Series on Daniel, i The Context, A Babylon. Text: 1:1,2. Title: The Lord's Song in a Strange Land

Introduction


Before I direct our attention to the specific text for today I want to make a few general comments. I have received a number of requests over the years to preach on the book of Daniel. That undertaking this is a challenge is easy to see from the nature of the book. Like the book of Revelation Daniel is full of visions which are in turn full of symbols. It is apocalyptic literature. Do not expect me to satisfy every curious inquiry into the meaning of symbols and numbers. No one can do that with any degree of authority and such speculation ought not to be indulged in from the pulpit. Furthermore it does no one any good to miss the main message because one is so involved in trying to interpret the details. It has been suggested with considerable credibility that children often fare better in getting the intended meaning from this kind of literature because they tend to see it more immediately and not get sidetracked by details. This is a picture book from God and we need always to see the big picture before attempting to explain the details. Finally this is a book of authentic prophecy. Hebrews 11:33-34 alludes to Daniel in the lion's den and Shadrach, Meshach and Abednego in the fiery furnace, and our lord plainly identifies Daniel as a prophet in Matthew 24: 15. With that let us consider our text for today. Chapter 1 of Daniel gives us the context of the book historically and the first two verses set the exact scene in Babylon. Babylon was an ancient kingdom in the middle east which warred against Israel. The city of God, Jerusalem, was taken in three stages 605, 597 and 587 B.C. and according to II Kings 24 and 25 Judah was carried away captive from its own land. Among the captives was Daniel and thus he begins his book in Daniel 1:1 and 2, In the third year of the reign of Jehoiakim king of Judah, Nebuchadnezzar king of Babylon came to Jerusalem and besieged it. And the Lord delivered Jehoiakim king of Judah into his hand, along with some of the articles from the temple of God. These he carried off to the temple of his god in Babylonia and put in the treasure house of his god.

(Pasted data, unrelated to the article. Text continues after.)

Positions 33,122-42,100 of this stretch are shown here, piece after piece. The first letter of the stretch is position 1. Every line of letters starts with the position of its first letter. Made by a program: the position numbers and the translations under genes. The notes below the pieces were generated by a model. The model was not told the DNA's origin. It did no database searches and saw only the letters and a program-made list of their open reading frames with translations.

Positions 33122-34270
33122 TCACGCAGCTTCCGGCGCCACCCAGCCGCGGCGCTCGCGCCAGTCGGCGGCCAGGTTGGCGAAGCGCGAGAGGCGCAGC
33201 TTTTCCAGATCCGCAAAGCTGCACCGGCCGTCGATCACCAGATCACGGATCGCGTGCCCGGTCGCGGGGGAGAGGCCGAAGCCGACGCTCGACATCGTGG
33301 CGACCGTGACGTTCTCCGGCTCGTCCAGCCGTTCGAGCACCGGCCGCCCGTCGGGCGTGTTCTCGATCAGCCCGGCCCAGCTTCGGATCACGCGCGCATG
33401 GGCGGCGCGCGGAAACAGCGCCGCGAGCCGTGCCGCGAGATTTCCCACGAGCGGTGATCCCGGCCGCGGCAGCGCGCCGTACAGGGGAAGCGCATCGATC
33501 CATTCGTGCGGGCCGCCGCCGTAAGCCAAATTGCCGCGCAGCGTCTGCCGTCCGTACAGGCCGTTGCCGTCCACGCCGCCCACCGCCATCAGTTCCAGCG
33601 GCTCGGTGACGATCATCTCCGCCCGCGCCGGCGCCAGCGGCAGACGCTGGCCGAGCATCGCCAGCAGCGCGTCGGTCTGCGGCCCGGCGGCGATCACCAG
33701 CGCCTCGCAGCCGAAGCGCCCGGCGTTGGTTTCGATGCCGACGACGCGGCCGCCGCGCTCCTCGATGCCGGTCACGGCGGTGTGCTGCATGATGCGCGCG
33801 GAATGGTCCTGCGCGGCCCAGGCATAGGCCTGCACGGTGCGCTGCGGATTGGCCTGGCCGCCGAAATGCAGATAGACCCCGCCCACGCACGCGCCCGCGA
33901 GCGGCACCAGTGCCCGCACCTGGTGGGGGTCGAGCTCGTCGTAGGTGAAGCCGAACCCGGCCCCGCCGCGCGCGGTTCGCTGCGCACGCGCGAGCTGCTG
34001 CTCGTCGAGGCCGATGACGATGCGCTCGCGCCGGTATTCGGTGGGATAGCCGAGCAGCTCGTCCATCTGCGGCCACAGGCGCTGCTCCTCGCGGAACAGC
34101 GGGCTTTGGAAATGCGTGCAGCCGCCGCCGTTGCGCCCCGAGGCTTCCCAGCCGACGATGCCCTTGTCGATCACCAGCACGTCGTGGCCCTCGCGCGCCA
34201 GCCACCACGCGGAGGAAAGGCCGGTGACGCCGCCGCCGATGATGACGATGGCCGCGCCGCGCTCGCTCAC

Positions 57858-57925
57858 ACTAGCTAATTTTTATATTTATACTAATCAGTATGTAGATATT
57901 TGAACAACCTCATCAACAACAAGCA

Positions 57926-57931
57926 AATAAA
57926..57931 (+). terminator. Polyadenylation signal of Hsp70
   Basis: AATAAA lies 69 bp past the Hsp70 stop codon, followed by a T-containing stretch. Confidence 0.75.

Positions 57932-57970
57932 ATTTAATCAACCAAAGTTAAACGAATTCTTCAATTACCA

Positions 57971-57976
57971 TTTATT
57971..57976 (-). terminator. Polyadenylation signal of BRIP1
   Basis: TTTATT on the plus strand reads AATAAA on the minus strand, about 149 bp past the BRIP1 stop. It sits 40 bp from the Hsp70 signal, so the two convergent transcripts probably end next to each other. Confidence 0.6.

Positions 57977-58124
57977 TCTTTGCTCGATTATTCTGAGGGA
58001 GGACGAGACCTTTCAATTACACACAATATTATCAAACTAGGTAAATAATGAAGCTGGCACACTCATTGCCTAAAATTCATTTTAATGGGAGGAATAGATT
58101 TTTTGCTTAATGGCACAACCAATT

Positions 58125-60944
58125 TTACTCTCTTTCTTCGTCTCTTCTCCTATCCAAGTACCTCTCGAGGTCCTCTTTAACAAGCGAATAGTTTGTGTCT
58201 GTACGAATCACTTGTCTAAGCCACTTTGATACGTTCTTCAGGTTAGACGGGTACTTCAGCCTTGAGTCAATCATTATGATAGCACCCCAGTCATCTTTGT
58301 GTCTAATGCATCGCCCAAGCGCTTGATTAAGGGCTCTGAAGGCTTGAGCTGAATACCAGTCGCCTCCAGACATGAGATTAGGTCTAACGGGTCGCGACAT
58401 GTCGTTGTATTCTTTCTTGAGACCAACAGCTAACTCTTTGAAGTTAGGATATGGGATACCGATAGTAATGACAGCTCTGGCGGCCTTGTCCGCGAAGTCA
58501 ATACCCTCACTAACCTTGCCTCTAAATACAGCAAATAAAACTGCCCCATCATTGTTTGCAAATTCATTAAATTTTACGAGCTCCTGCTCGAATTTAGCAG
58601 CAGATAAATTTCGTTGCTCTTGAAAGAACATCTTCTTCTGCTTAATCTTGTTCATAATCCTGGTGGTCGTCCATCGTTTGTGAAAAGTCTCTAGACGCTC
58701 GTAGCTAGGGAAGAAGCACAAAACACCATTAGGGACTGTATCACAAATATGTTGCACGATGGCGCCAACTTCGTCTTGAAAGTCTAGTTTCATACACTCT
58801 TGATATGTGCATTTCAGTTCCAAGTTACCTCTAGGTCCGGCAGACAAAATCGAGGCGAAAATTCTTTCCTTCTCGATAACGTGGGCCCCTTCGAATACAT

I The Conflict of the Ages

Let us consider first the conflict of the ages which appears in these verses. it is important that we recognize that Daniel is not simply reporting a war but rather describing the latest battle in a struggle which began in the Garden of Eden when God said to the serpent, in Genesis 3:15 And I will put enmity between you and the woman and between your seed and her seed. he shall bruise your head and you shall bruise his heel, and is consummated in Revelation 18:10 where we read, Woe, woe O great city, O Babylon city of power. In one hour your doom has come. It is the struggle which Augustine saw between the city of God and the city of man, and which Bunyan described as between the Eternal City and the City of Destruction. Here they are called Jerusalem and Babylon. In the Old Testament, Psalm 48, Jerusalem on Mt. Zion is described in this way, As we have heard so have we seen in the city of the Lord Almighty, in the city of our God, God makes her secure forever. And Babylon is just the opposite, for in Isaiah 14 the prophet is told to take up a taunt against the king of Babylon and he says, How you have fallen from heaven 0 morning star, son of the dawn, you have been cast down to earth you who once laid low the nations. And in Revelation 18 describing the end of the world we see the rejoicing over Babylon's destruction, Fallen fallen is Babylon the great. She has become a home for demons, and the song ends, In her was found the blood of the prophets and saints and of all who have been killed on the earth. Thus it is that we must realize that we see here the conflict of the ages, and a conflict in which we are to take sides either to be part of the eternal city or remain in the city of destruction.